TAMPA — The Tampa Bay Lightning players weren’t aware of what was going on either. Like the fans inside a sold out Amalie Arena, they were listening to the PA announcer for updates on their goaltenders.
During a stoppage of play midway through the third period, goaltender Ben Bishop disappeared into the dressing room and in came 20-year old Andrei Vasilevskiy, who had played twice this postseason in mop-up duty. Bishop didn't appear to be injured and the immediate thought was that nature was calling, a la Roberto Luongo during the 2007 playoffs.
Within two minutes of the goaltending change, Jason Garrison scored what would stand as the game-winning goal, thereby giving Vasilevskiy the victory as Tampa evened the Stanley Cup Final with the Chicago Blackhawks with a 4-3 win.
After Garrison’s go-ahead goal, Bishop re-entered the game only to last less than three minutes before leaving again, allowing Vasilevskiy to take the reins the rest of the way.
According to the Elias Sports Bureau, Vasilevskiy is the first goaltender to win his first career playoff game in relief in the Stanley Cup Final since 1928.
Lightning head coach Jon Cooper wouldn’t discuss the weird third-period goaltending situation afterward, instead he gave high praise to Vasilevskiy, who made five saves in 9:13 of work over two appearances.
“The one thing about Vasilevskiy -- I know we have two unbelievably capable goaltenders,” Cooper said. “When Bish had to leave, there wasn't an ounce of stress on anybody on our bench, including myself. I mean, the kid proved it when he went in. He was great.”
Defenseman Anton Stralman only had a quick word with the young rookie goalie during the change, wishing him luck. And after the way Tampa turned passive while holding a one-goal lead in the third period of Game 1, they didn’t sit back this time.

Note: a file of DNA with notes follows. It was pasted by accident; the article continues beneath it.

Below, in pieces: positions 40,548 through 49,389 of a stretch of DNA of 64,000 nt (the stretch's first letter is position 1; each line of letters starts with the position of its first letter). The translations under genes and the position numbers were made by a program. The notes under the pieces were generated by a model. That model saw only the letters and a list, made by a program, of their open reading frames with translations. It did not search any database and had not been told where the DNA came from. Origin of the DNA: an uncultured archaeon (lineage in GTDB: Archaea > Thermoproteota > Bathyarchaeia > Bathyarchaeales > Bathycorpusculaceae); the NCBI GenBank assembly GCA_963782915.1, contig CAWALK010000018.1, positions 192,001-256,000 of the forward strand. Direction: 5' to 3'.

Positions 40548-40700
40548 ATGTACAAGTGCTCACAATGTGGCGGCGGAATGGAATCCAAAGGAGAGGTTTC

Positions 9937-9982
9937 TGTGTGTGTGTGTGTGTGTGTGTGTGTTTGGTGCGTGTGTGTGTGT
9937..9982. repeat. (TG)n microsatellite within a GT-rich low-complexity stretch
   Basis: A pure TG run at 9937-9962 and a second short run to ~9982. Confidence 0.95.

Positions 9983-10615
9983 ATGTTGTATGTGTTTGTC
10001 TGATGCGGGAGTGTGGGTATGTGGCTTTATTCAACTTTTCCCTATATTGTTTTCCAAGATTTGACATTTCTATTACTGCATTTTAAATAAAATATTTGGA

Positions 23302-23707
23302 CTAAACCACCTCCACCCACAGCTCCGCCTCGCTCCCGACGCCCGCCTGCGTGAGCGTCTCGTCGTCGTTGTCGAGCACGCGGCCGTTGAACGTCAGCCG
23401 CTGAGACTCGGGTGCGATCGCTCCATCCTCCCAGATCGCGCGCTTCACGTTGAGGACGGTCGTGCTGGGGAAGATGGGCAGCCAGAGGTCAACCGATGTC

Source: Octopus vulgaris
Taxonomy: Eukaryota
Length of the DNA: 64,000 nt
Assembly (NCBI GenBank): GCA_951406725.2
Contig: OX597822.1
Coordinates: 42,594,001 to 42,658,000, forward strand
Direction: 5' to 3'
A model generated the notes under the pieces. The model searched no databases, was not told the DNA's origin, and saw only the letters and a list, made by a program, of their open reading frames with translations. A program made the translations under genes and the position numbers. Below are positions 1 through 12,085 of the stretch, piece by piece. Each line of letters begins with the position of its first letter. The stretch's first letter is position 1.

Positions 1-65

“It’s impressive, no question,” said Ryan Callahan. “Come into this situation like that with that much time left in a one-goal game, I don’t know if I could have done it at his age. It’s impressive. It’s good to see.”
Changing goalies twice while holding on to a lead in the third period of a Stanley Cup Final could have thrown a team off its game, but the Lightning didn't allow the goalie swaps to distract them from closing out Game 2.
“We have confidence in Vasy,” said Steven Stamkos. “He's come in and made some appearances. He's gained some confidence in the playoffs and made some big saves. We have confidence him.”
That was the overriding message coming out of the Lightning dressing room Saturday night: confidence. There was no drop in it when Bishop went out and Vasilevskiy was called upon.
“It doesn't matter who's in net. We have a lot of belief in Vasy and what he can do when he's on the ice when he's on. So it doesn't really matter,” said Stralman.
“We feel very safe with Vasilevskiy in the net, if that’s going to be the case,” said Victor Hedman.
“The kid is a great goaltender. He was ready to play. He made some great saves,” said Cedric Paquette.
Vasilevskiy had played twice before in this postseason: Game 6 versus the New York Rangers in the conference final and Game 4 against the Montreal Canadiens in Round 1. Both times were in relief of Bishop during which the games were pretty out of reach for the Lightning. This was a situation, however, with pressure staring him right in the face. Through that, it didn't take long for the nerves to settle.
“Just maybe little bit," Vasilevskiy said of the nerves as he entered the game, "but after first couple shots I [felt better]. I [kept] my head ready for [the] game."
Vasilevskiy said he had wasn’t given any advanced notice that he might be needed for Game 2 and he also didn’t have a clue what was going on when Bishop skated to the bench before the first change.
Turns out the lack of time to think proved beneficial for Vasilevskiy.
“Every game, I'm just ready," he said. "If coach tell me go in, I go in, that’s it."
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